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Animal perspectives help us understand the world – new anthology highlights the non-human in literature

Literary texts can help us understand society, why we act as we do and why the world is like it is. Traditionally, this is done using a human perspective, but what happens if we instead make animals our focus? This is what the literary scholars in the Ratatǫrsk network do, and in their new anthology Squirrelling External link. they describe a research field undergoing transformation.

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“We can see how increasing numbers of works and authors are becoming interested in more than human relationships, which is part of a major post-humanist re-evaluation of what people are doing to the planet and how we can continue to live on it. Farm animals have been my research interest, so I have made tangible observations about how our relationship to animals is linked to the climate issue, but also our approach to how we understand the world,” says Amelie Björck, associate professor of Comparative Literature.

Squirrelling: Human–Animal Studies in the Northern-European Region External link.

Editors: Amelie Björck, Ann-Sofie Lönngren, Claudia Lindén

Publisher: Södertörn Publications 2022.'

The anthology will be released on 7 June 2022. More information is available in the university calendar.

The Ratatǫskr Research Group for Literary Animal Studies was formed in 2018 and wants to use the Squirrelling anthology to describe the research field of animals studies, which has undergone exciting and comprehensive change in recent years. Its perspectives have widened and specific subfields have emerged.

Postmodern ideas

Like many other areas of research in the humanities, literary animal studies has taken many of its ideas from postmodern theories. These theories question established orders and, in themselves, strive to be inclusive. Claudia Lindén, professor of Comparative Literature, whose contribution to the book is a text about how the bear is used in National Romantic literature, explains:

“In my text, I show how people relate to the bear and how literature can dissolve the boundaries between humans and animals. Among other things, the article examines a work by Selma Lagerlöf, in which the bear is equated with the good Samaritan. A bear saves a man from freezing to death, but the man betrays it and, the following day, hunts the bear, which kills the man. His wife then says that the bear was obeying God’s commandments, but the man wasn’t. The bear becomes a moral agent,” says Claudia Lindén.

Readings that bring new perspectives

Her colleague, Ann-Sofie Lönngren, professor of Comparative Literature, writes about three stories by Sami author Kirste Paltto in her chapter. Literature by indigenous peoples is often of great interest in literary animal studies, as their traditions are often different to the hierarchical, Christian, western ones found in a lot of other literatures.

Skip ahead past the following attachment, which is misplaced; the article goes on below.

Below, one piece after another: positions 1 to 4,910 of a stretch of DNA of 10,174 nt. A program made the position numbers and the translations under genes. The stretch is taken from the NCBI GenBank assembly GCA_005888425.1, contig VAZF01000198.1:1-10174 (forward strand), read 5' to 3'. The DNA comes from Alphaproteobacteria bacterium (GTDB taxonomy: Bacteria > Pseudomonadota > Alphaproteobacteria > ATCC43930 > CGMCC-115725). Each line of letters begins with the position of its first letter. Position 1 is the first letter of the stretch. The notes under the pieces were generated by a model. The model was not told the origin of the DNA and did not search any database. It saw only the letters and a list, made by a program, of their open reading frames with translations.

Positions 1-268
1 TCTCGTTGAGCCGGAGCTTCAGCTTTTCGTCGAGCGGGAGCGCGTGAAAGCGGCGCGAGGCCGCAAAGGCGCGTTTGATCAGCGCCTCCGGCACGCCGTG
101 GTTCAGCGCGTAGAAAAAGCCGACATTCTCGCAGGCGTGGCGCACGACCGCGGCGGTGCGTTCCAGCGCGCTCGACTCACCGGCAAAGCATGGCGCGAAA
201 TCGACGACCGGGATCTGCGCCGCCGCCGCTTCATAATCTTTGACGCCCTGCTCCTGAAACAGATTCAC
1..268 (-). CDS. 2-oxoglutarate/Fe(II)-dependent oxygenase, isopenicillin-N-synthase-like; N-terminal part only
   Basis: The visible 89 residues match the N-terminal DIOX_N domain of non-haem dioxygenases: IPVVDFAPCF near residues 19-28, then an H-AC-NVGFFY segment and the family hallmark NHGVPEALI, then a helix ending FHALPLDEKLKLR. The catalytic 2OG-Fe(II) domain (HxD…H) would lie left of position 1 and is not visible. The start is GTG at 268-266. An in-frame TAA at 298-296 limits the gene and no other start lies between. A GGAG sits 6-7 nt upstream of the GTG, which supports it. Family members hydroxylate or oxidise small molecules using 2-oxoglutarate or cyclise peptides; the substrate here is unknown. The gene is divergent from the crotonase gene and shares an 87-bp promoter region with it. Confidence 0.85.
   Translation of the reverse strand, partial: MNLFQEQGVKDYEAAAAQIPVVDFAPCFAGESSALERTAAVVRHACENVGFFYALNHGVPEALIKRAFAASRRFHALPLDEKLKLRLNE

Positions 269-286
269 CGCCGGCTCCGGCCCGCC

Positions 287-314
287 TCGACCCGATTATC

“In those, God stands above everything, then humans, then animals. But Sami literature, for example, interrogates this hierarchy and the boundaries between animal and human and between different species, which I can see in these novellas. There are many hybrids and transformations, subjects in which I am very interested,” she says.

Bokens tredje redaktör, Amelie Björck, har även hon bidragit med ett eget kapitel utifrån sin forskning.

The book’s third editor, Amelie Björck, has also contributed a chapter based on her research.

“In my text I present three different readings, or interpretations, of the Belgian film Bullhead from 2011. This is a film that takes up the problems surrounding the use of illegal hormones in animal husbandry. First I interpret the film from the perspective of human relationships, to which we are accustomed. Then from the perspective of the farm animals. Finally, I examine the microbiological perspective where, for example, resistance to antibiotics is hanging in the balance. Depending on which perspective you choose, entirely different dramas result, shifting from private to global dimensions,” says Amelie Björck.

Northern European perspectives

Squirrelling puts a spotlight on the research field in northern Europe. The contributing authors come from Sweden, Norway, Iceland, Finland, Denmark and Poland. What unites them is that they come from countries that share the same ideals, farming culture and approach to environmental and animal rights issues. The anthology is the first is what is planned to be a series of publications from Comparative Literature at Södertörn University. The book is published by Södertörn Publications as part of the Södertörn Academic Studies series.


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